Blasting – a traditional tool on the PCT

Blasting has long been a basic tool in road and trail construction throughout the west. I recently spoke with Debra Davis, the lead blaster for the Okanagan/Wenatchee National Forest, and her counterpart in the Mount Baker/Snoqualmie National Forest, Bridget Wisniewski. Both told me that there is a lot more to this work than lighting a fuse or flipping a switch.

I also learned that the number of certified blasters working for the U.S Forest Service is on the decline. They both agreed that there is a constant, if not growing need for blasting in Washington, but only five certified blasters working in the Northern Cascade Range where the PCT travels.

Charges set and ready to blow at Red Pass.

Traditionally, blasting was essential for building and maintaining roads so the timber industry could get logs to rail lines or ports. According to Davis, as the timber industry diminished during recent decades, the need for certified blasters in the Forest Service has declined. Many of the roads constructed for log trucks have been decommissioned or simply  gone back to nature. But trail builders and maintainers still need this traditional tool. Blasting understandably has a dramatic effect on the environment. To carefully study the environmental and possible cultural impacts of blasting in designated wilderness, agencies must perform what’s called a “Minimum Required Analysis” or MRA. This is the project analysis required to support many activities in wilderness.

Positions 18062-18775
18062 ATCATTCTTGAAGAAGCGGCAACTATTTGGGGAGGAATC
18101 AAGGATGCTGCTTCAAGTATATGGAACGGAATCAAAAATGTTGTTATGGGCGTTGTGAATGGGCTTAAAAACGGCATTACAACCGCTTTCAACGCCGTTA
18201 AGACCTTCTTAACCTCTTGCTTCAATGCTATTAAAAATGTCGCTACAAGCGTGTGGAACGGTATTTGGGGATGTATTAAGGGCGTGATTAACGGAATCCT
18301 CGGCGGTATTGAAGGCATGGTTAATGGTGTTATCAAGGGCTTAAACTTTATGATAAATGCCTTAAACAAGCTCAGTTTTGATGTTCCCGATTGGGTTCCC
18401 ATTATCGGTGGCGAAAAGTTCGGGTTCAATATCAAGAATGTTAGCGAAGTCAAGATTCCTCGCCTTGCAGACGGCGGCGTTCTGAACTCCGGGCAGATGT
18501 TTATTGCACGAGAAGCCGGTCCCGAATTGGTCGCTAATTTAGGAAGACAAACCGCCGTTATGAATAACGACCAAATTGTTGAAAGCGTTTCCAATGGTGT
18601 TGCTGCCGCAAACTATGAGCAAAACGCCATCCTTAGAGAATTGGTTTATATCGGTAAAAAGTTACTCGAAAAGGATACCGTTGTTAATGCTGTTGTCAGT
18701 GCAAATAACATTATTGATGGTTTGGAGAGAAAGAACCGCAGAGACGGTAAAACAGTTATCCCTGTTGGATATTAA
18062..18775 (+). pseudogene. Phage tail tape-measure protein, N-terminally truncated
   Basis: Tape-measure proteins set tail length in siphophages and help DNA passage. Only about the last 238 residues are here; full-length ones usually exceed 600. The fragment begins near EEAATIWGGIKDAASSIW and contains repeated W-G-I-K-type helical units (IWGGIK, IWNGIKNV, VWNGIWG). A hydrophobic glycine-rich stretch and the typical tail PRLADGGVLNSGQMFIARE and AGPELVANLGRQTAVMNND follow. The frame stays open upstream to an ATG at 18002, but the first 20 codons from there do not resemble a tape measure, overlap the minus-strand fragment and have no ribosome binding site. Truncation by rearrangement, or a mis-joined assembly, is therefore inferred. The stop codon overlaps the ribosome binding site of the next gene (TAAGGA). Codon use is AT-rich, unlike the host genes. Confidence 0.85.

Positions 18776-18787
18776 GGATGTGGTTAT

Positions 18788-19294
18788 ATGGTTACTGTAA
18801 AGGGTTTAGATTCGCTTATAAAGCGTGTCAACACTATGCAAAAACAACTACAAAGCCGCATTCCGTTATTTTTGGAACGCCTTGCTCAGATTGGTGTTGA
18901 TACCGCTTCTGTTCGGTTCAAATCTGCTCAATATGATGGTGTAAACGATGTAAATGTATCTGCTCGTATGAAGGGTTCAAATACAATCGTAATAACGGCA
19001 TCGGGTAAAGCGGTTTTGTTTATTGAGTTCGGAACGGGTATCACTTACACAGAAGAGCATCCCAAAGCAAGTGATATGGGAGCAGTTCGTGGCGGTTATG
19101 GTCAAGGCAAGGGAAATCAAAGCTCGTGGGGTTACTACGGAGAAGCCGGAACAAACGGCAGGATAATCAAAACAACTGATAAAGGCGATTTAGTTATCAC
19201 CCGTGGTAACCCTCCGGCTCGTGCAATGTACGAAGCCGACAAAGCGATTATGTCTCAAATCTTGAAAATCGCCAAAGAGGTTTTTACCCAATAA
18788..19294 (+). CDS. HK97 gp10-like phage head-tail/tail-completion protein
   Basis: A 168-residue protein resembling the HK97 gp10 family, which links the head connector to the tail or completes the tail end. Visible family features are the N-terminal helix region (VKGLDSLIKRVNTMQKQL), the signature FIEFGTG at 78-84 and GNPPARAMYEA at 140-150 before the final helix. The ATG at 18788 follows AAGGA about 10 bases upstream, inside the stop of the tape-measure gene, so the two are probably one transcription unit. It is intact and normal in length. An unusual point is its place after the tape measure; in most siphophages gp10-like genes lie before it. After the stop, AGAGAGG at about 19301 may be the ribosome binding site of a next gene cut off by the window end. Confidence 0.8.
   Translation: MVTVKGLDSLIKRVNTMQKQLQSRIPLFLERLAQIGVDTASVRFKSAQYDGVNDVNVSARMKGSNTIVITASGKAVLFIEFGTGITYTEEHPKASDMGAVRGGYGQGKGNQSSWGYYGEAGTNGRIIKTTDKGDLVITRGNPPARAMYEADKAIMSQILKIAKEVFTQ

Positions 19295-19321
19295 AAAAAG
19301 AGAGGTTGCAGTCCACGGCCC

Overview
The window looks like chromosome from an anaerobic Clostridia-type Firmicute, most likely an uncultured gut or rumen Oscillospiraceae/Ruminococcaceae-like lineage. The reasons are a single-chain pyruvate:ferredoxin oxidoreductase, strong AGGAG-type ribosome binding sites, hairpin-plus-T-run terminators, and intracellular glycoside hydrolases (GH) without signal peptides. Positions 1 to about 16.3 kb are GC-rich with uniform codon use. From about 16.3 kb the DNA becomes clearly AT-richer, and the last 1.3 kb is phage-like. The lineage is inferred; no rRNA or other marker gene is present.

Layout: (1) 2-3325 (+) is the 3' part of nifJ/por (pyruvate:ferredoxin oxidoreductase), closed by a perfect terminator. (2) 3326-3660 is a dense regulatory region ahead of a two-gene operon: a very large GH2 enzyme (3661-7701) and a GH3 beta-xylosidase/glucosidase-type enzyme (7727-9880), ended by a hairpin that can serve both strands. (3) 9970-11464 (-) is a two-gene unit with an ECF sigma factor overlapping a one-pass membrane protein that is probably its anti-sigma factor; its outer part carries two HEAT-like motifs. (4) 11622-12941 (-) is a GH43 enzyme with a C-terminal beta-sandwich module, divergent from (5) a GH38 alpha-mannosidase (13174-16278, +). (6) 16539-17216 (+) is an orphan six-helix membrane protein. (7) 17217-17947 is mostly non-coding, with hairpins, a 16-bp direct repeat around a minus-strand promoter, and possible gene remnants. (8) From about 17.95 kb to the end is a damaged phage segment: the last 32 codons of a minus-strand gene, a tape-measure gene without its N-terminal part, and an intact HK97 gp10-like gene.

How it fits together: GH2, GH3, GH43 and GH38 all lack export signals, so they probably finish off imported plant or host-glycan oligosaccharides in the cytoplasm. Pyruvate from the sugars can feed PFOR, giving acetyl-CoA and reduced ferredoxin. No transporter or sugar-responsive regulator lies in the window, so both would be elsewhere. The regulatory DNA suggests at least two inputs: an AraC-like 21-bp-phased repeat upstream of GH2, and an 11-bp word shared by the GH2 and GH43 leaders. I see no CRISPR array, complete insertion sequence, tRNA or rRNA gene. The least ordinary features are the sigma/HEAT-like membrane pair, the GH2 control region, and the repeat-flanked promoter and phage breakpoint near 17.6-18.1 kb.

“The MRA helps managers decide what is the minimum action necessary for the administration of the area as wilderness under the Wilderness Act and the minimum tools required to accomplish that task,” said Gary Paull, Wilderness & Trails Program Coordinator for the Mount Baker/Snoqualmie National Forest. “The idea is for managers to consider the impacts of the project and make a determination of the best way to accomplish it with the least impact to wilderness character.”

Charges set to blast a large tree from the trail.

The tree after blasting.

Another reason there are so few blasters is the difficulty to obtain and maintain certification. The training required normally takes three years, under the close supervision of a senior blasting technician. Then there is a thorough FBI background check followed by authorization from Homeland Security. Add the annual review and training with the regional blasting supervisor for the U.S. Forest Service as well as the requirement to perform at least three blasting projects a year. For each project, there is a cascade of documentation—a trail of paperwork that details the purchase, transportation, storage and use of the explosive products. This is all in addition to a full-time position as wilderness or trails manager for a local ranger district.